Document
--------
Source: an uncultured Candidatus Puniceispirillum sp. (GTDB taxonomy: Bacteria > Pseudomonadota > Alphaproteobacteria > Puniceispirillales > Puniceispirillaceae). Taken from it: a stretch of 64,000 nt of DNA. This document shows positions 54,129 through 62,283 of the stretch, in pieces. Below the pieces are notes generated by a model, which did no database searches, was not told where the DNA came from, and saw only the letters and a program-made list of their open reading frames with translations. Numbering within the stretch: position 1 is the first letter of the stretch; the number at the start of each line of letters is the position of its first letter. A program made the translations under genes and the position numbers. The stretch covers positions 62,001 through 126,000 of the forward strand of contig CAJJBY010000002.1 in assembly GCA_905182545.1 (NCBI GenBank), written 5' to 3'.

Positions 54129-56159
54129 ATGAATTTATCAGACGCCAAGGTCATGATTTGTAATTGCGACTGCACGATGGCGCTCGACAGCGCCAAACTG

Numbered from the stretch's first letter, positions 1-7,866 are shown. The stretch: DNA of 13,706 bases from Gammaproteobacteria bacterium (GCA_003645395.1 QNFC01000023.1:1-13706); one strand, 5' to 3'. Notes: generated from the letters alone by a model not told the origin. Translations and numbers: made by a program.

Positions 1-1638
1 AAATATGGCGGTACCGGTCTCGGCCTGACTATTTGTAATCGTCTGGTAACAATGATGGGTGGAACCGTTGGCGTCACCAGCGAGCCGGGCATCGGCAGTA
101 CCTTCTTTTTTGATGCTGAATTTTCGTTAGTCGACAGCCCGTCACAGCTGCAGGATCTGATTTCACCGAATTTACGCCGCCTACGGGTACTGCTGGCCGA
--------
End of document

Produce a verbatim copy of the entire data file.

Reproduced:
Source: an uncultured Candidatus Puniceispirillum sp. (GTDB taxonomy: Bacteria > Pseudomonadota > Alphaproteobacteria > Puniceispirillales > Puniceispirillaceae). Taken from it: a stretch of 64,000 nt of DNA. This document shows positions 54,129 through 62,283 of the stretch, in pieces. Below the pieces are notes generated by a model, which did no database searches, was not told where the DNA came from, and saw only the letters and a program-made list of their open reading frames with translations. Numbering within the stretch: position 1 is the first letter of the stretch; the number at the start of each line of letters is the position of its first letter. A program made the translations under genes and the position numbers. The stretch covers positions 62,001 through 126,000 of the forward strand of contig CAJJBY010000002.1 in assembly GCA_905182545.1 (NCBI GenBank), written 5' to 3'.

Positions 54129-56159
54129 ATGAATTTATCAGACGCCAAGGTCATGATTTGTAATTGCGACTGCACGATGGCGCTCGACAGCGCCAAACTG

Numbered from the stretch's first letter, positions 1-7,866 are shown. The stretch: DNA of 13,706 bases from Gammaproteobacteria bacterium (GCA_003645395.1 QNFC01000023.1:1-13706); one strand, 5' to 3'. Notes: generated from the letters alone by a model not told the origin. Translations and numbers: made by a program.

Positions 1-1638
1 AAATATGGCGGTACCGGTCTCGGCCTGACTATTTGTAATCGTCTGGTAACAATGATGGGTGGAACCGTTGGCGTCACCAGCGAGCCGGGCATCGGCAGTA
101 CCTTCTTTTTTGATGCTGAATTTTCGTTAGTCGACAGCCCGTCACAGCTGCAGGATCTGATTTCACCGAATTTACGCCGCCTACGGGTACTGCTGGCCGA